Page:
Indiana has to beat Iowa on Sunday. Absolutely has to. It cannot afford to allow this struggling stretch of four losses in five games continue. There are too many tough games remaining, including next week’s brutal road run of Michigan and Purdue, to have any slip ups.
The Hoosiers are 16-5 and set to drop even further in the polls. Just a couple of weeks ago they were No. 7 in the country. Now they’re No. 16 and will slide a little more because of Thursday’s defeat at No. 25 Wisconsin.
IU’s recent losing doesn’t mean it’s stunk up Assembly Hall and the rest of the Big Ten. It got hammered at Ohio State, but every visiting team gets that experience, even Duke.
The home loss to Minnesota hurt, although the Gophers are playing much, much better. The blown game at Nebraska was a big blow. Losing a 13-point second half lead, including an 11-point advantage in the final six minutes against a team that reminds no one of, say, Kentucky, is a big problem.
Losing at Wisconsin is no disgrace, although the Badgers have been vulnerable at the Kohl Center with three losses there already. Still, IU trailed just 51-50 in the final two minutes, and was just a couple of tough-minded plays away from a victory at a place it hasn’t won at since 1998.
It didn’t happen, and you bet the Hoosiers were ticked.
“We did a lot of really good things,” coach Tom Crean said. “They got a couple of really big rebounds at the end of the game at crucial times. We put ourselves in position to win, we just didn’t finish it off.”
And yet, IU is playing better. Its overall defense has picked up, its shooting has been solid. Even in the defeats, you can see the potential is there. Once the team’s poise and maturity matches the talent –- and it’s close – more wins will come, even on the road.
The Hoosiers just have to be mentally tough to do what needs to be done at crunch time.
That’s the million-dollar question.
Iowa is a dangerous team. You don’t win at Wisconsin, as the Hawkeyes did this season; you don’t beat Michigan, as they’ve also done, without having impressive weapons.
Iowa’s problem, which is true for so many teams, is that it isn’t consistent. It has defensive lapses, which is the main reason it is 11-10, 3-5 in the Big Ten.
It’s a winnable game, a must-win game. Let’s see if the Hoosiers are up to the task.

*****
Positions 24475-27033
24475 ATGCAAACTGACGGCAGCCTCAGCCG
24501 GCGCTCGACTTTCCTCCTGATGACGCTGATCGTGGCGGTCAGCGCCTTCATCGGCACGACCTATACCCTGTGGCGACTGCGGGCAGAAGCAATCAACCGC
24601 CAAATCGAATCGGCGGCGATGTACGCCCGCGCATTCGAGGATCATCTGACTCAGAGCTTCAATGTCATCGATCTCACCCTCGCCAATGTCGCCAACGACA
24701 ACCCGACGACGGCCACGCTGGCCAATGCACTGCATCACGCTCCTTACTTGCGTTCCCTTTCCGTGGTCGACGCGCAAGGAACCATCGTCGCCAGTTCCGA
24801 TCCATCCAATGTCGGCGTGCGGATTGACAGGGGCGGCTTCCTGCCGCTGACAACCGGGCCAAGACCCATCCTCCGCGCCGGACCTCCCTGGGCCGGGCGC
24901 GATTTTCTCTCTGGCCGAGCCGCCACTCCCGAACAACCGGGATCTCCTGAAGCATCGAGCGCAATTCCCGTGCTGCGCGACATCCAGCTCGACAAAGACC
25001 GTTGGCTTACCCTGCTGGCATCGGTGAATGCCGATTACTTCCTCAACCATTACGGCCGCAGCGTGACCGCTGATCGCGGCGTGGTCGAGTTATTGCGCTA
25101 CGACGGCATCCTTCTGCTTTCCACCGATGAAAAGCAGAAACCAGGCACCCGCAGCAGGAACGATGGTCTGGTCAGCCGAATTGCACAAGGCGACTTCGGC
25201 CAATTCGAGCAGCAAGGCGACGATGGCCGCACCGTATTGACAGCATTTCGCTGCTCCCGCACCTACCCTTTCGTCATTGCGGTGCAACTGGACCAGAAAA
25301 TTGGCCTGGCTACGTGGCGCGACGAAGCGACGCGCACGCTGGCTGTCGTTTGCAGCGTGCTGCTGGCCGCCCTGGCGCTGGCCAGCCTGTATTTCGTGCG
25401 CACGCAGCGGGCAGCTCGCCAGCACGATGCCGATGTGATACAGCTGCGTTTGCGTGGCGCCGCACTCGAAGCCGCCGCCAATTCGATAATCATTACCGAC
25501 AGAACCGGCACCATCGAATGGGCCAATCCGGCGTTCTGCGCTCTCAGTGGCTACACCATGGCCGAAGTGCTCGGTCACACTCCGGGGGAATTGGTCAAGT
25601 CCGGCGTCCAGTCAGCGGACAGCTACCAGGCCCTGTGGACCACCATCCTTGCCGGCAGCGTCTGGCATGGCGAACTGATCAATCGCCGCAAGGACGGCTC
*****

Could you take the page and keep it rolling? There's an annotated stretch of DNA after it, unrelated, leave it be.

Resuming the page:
It’s about recruiting. Jon Fabris understands that. It’s why, from the moment he arrived at IU as the new defensive ends coach, his total focus was on helping the program land the best players possible. He didn’t have time to watch any film of the Hoosiers’ current defensive ends he’ll be coaching in the spring.
“I got into my office (on a Friday morning) and there was nothing on my desk. Now, I can’t see my desk. All I’ve been doing is recruiting. I’ve met with my players, and know some things about them, but I haven’t had a chance to really look at them.”
With the start of the signing period set for this Monday, what does Fabris want in a tight end?
“Defensive ends are just part of the defense. If you can’t stop the run, you’re not going to win, and when you stop the run, if you can’t pressure the quarterback, you’re probably not going to have a real good chance for success, either. That’s one reason why 16 of the top 32 players taken in the NFL Draft are defensive linemen.
“Good ones are hard to find, and they’re difference makers. They come in all shapes and sizes. I’ve had defensive ends that were 6-5 and guys who were 6-foot. Some of them started as tailbacks or linebackers. Most of them had never played the position before.
The only truly great player I ever coached in my life (Georgia All-America David Pollack) was recruited to be a fullback. He never played defensive end until the spring of his college freshman year, and he turned out to be a great player.
“You’ve got to have some physical ability, obviously, but you’re looking for intangible qualities that a lot of kids just don’t possess.”
Fabris is a competitive guy. He thrives on challenges and, as the new defensive ends coach for Indiana, he’ll get plenty of challenges.
He was hired to help boost a defense that was not exactly a national power. He’s certainly got the background to do it. He’s coached for 29 years and been involved in 12 bowls, including five BCS events. He’s worked at Georgia Tech, Washington State, Iowa State, Notre Dame, Kansas State, South Carolina and the Cleveland Browns. He also was at Georgia for nine years. For the 2011 season he was at Northwest Mississippi Community College.
“The thing that attracts me to Indiana is the competitive stage of this league – the personalities and the people,” he said. “I did not know Kevin Wilson real well, but a lot of people who had coached with him had coached with me, and they told me about him. They said he was a very competitive guy and a very intelligent guy. Those are attractive traits to have your boss be that way.”
Attractive traits are great, but winning is the bottom-line reality. Wilson’s 1-11 IU debut was not want anybody wanted. A turnaround is crucial and it starts with recruiting better players and then coaching them to their potential.
We’ll see what happens, starting Wednesday.